Mr Johnson is believed to be seeing Cabinet ministers one at a time rather than together after several said they would resign yesterday or today without movement.

Read more: Boris hints he could trigger General Election and insists he'll still be PM tomorrow

Read more: Now Gove 'tells Boris Johnson to quit' as five Tories sign resignation letters at once

Johnson loyalist Nadine Dorries has continued to back him.

Asked if the Prime Minister should go, she replied: "No."

A source has said that Brexit Opportunities Minister Jacob Rees-Mogg, who was not in Number 10 with Mr Johnson on Wednesday evening, still supports the Prime Minister.

The PM arrived back to Downing Street just after 5pm after answering questions at the Parliamentary Liaison Committee.

He insisted "of course" he will still be Prime Minister tomorrow when grilled by MPs on his crumbling leadership position, and hinted at triggering a General Election if MPs don't respect him.

Anne-Marie Trevelyan arriving at No10
Anne-Marie Trevelyan arriving at No10. Picture: Alamy

It came as the 1922 Committee executive met and decided not to change the rules to allow a second no confidence vote in Boris Johnson.

Instead, 1922 executive elections are being held on Monday 2pm to 4pm, with all 18 places on the executive being up for grabs.

It comes as more than 40 Tory MPs have resigned from Mr Johnson's government, calling on the PM to step down in the best interests of the country.

More ministers have resigned from government than have ever done before in a single day, higher than the previous record of 11 ministers quitting in September 1932.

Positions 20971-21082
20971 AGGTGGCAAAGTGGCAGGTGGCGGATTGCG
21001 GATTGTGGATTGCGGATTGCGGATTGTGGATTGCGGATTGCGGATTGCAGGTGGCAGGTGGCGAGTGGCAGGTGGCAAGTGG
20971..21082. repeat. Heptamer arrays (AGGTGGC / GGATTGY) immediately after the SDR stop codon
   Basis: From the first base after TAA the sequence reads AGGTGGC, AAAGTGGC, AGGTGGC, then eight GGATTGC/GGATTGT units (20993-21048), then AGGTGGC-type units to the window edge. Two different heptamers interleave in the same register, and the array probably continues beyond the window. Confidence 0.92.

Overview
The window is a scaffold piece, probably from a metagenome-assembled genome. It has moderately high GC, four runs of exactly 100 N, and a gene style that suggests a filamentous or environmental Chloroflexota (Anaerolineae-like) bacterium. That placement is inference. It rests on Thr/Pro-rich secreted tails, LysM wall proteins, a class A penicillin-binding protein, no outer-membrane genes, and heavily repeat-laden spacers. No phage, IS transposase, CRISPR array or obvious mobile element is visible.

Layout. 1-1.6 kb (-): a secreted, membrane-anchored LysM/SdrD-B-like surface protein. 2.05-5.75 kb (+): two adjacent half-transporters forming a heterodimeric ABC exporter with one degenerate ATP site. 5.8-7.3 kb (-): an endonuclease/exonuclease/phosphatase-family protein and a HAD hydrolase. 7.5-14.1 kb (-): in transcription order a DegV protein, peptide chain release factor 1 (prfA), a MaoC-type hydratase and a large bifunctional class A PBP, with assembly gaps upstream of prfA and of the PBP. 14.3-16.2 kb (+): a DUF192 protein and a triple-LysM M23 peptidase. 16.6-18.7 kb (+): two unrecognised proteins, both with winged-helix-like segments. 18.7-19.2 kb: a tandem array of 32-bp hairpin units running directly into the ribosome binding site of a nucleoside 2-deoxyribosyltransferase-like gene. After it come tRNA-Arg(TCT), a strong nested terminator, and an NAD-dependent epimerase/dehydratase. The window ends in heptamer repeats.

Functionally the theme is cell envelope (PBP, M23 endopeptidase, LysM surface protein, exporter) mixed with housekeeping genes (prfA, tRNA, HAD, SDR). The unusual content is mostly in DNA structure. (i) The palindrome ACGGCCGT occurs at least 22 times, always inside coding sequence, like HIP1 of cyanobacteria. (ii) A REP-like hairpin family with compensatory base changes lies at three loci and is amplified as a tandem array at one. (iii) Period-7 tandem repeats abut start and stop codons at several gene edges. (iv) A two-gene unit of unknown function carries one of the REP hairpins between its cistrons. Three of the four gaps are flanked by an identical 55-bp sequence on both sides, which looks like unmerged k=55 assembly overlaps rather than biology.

The mass exodus kicked off on Tuesday evening after Mr Johnson issued a grovelling apology to MPs, saying it was a "mistake" to have appointed Pincher following allegations of inappropriate behaviour.

More ministers resigned from government on Wednesday than have ever done before in a single day, higher than the previous record of 11 ministers quitting in September 1932.

Some 14 have left Boris Johnson's government today, and since 6pm yesterday evening, 17 ministers have left in total.

Nadine Dorries arriving at Downing Street.
Nadine Dorries arriving at Downing Street. Picture: Alamy

The first to resign was Health Secretary Sajid Javid, followed closely by Chancellor Rishi Sunak - two senior members of Mr Johnson's Cabinet.

Mr Javid, in his resignation speech in the Commons on Wednesday, said "enough is enough".

A number of ministers followed suit, including education minister Will Quince, who was sent out on TV to defend the PM on Monday.

And on Wednesday night Simon Hart resigned, meaning Mr Johnson has lost three Cabinet ministers since Tuesday evening.

Meanwhile, Nicola Sturgeon has suggested a letter from Boris Johnson on Scottish Independence could be one of his last acts as Prime Minister.

She said: "Just received this from Johnson (one of his last acts as PM?). To be clear, Scotland will have the opportunity to choose independence - I hope in a referendum on 19 October 2023 but, if not, through a general election.

"Scottish democracy will not be a prisoner of this or any PM."

See a full list of those who resigned here.

This story is being updated